Spoilers ahead from the most recent episode of Outlander.
Should we congratulate the not-so-happy couple? The shotgun wedding between Black Jack Randall and Mary Hawkins could not have been more remote or wretched, but how could it be otherwise, when you have two people who do not love each other getting married next to a deathbed? But as is so often the case on Outlander, it's Claire's meddling in the past that ensures the future — in this case, Frank's existence.
It's not, however, what she intended. Since the series premiere, we've been told that Black Jack Randall is Frank's ancestor, by none other than historian-extraordinaire Frank himself. And if anything, the two men's remarkable resemblance to one another seemed to be visual confirmation (no doubt aided by the fact that they were played by the same actor, the amazing Tobias Menzies). So of course Claire tries to keep Black Jack alive, believing that Jack needs to father a child — who will become Frank's line — that year. "It's so complicated!" actress Caitriona Balfe laughed. "She's asking Jamie to spare the life of the man who brutally raped and tortured him, to save to the life of her future ex-husband."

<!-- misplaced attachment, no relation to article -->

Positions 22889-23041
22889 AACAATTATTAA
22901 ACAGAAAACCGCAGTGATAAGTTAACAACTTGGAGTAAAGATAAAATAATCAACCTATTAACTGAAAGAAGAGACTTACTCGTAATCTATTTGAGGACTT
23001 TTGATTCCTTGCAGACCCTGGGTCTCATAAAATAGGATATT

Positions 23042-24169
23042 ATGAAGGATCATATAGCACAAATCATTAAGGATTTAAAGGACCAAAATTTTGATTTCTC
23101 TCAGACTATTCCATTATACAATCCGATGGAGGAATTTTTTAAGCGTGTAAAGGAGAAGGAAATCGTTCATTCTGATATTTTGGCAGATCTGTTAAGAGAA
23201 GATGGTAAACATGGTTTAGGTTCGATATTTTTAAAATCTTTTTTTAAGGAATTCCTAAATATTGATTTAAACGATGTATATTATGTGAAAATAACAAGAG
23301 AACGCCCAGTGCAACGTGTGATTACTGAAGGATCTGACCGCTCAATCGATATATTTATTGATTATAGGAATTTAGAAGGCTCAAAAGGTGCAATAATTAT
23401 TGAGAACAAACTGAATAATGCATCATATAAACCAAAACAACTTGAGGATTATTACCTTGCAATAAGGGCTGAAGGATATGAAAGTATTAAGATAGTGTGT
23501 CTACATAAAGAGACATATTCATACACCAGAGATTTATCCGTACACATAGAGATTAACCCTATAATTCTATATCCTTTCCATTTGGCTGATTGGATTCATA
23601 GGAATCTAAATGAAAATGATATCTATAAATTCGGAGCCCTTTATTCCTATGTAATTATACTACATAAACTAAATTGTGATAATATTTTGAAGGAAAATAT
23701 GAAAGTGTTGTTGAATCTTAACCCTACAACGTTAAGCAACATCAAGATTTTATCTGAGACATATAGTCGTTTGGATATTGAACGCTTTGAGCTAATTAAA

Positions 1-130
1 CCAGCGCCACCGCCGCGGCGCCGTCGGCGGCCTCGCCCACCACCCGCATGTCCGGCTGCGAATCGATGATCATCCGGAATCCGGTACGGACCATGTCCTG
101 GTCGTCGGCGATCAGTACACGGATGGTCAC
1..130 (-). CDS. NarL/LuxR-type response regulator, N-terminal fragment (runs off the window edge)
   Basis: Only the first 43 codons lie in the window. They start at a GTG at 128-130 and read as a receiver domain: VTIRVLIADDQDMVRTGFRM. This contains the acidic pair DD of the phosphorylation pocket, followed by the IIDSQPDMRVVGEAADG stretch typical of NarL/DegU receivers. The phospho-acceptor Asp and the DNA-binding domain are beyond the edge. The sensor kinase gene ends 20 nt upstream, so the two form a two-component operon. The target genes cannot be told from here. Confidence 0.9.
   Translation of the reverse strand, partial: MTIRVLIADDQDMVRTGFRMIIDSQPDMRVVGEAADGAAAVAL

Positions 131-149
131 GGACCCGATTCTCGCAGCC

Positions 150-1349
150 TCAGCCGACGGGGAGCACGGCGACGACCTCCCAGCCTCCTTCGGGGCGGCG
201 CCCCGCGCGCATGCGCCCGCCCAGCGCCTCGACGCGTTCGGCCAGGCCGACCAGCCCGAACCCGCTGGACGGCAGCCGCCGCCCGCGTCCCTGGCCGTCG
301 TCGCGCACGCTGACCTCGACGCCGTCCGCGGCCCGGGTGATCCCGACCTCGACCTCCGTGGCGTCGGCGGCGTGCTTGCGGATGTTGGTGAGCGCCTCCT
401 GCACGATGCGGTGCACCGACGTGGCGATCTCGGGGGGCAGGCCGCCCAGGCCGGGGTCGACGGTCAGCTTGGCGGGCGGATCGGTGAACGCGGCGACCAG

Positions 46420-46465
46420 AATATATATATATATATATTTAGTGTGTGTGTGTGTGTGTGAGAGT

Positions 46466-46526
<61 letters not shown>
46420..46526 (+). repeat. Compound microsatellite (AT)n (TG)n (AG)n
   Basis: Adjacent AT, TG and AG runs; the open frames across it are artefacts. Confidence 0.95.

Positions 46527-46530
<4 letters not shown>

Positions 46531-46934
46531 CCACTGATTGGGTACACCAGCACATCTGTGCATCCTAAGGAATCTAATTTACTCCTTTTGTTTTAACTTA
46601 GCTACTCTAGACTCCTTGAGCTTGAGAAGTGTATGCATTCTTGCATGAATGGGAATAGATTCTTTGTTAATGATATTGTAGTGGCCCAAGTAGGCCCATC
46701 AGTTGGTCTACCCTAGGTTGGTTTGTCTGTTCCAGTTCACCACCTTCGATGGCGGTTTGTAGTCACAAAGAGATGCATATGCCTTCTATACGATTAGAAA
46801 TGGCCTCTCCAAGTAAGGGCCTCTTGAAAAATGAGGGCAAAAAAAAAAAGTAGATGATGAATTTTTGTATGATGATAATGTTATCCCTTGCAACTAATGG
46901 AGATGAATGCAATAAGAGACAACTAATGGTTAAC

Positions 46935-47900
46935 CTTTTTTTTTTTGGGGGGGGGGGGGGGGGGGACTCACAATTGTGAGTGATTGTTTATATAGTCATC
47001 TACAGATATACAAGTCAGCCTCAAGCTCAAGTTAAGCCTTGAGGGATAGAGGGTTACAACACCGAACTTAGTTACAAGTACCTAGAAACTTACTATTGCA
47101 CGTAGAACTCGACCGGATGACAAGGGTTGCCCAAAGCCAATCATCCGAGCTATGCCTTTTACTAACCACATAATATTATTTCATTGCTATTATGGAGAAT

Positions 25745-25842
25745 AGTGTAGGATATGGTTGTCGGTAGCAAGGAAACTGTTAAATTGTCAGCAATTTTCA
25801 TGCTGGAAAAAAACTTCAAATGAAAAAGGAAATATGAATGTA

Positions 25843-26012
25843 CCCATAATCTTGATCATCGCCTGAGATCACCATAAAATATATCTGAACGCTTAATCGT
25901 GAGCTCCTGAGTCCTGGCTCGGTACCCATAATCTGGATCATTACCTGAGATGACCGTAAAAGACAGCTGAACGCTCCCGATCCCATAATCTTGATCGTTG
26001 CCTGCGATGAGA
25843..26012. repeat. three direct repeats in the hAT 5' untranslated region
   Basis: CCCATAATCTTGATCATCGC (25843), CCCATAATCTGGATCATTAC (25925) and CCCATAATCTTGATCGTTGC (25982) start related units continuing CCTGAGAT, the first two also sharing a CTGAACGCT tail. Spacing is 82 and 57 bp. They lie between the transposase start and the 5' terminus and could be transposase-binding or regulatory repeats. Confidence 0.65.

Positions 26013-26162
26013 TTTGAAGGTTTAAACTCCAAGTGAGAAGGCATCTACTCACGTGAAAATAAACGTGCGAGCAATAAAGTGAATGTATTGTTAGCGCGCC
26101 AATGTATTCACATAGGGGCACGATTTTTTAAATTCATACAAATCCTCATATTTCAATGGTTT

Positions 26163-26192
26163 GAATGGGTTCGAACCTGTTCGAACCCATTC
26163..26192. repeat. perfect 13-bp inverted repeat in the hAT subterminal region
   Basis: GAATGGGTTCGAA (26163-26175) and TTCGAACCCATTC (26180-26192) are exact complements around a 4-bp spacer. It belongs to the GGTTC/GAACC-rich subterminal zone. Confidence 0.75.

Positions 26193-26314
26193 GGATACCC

"It's Claire's obsession," Menzies added. "She's worried about messing with the timeline of the family that she married into. It's such a particular neurosis to have."
As we learn in this episode, Mary Hawkins did indeed conceive a child with a Randall, and even married a Randall, but it's not Black Jack's baby, as everyone from the future assumed — it’s his brother Alex’s. Yet if it were not for her acquaintance with Claire, Mary may not have had the baby in the first place. It's because of Claire that Mary was raped (as collateral damage for an attack meant for Claire), that her arranged marriage was set aside, that her godfather was murdered, and that she was able to be in this space and time with Alex, some five months later. Or that she would even have the gumption to be a woman "living in sin" with her lover, let alone pregnant. "It's so scandalous!" said actress Rosie Day, who plays Mary.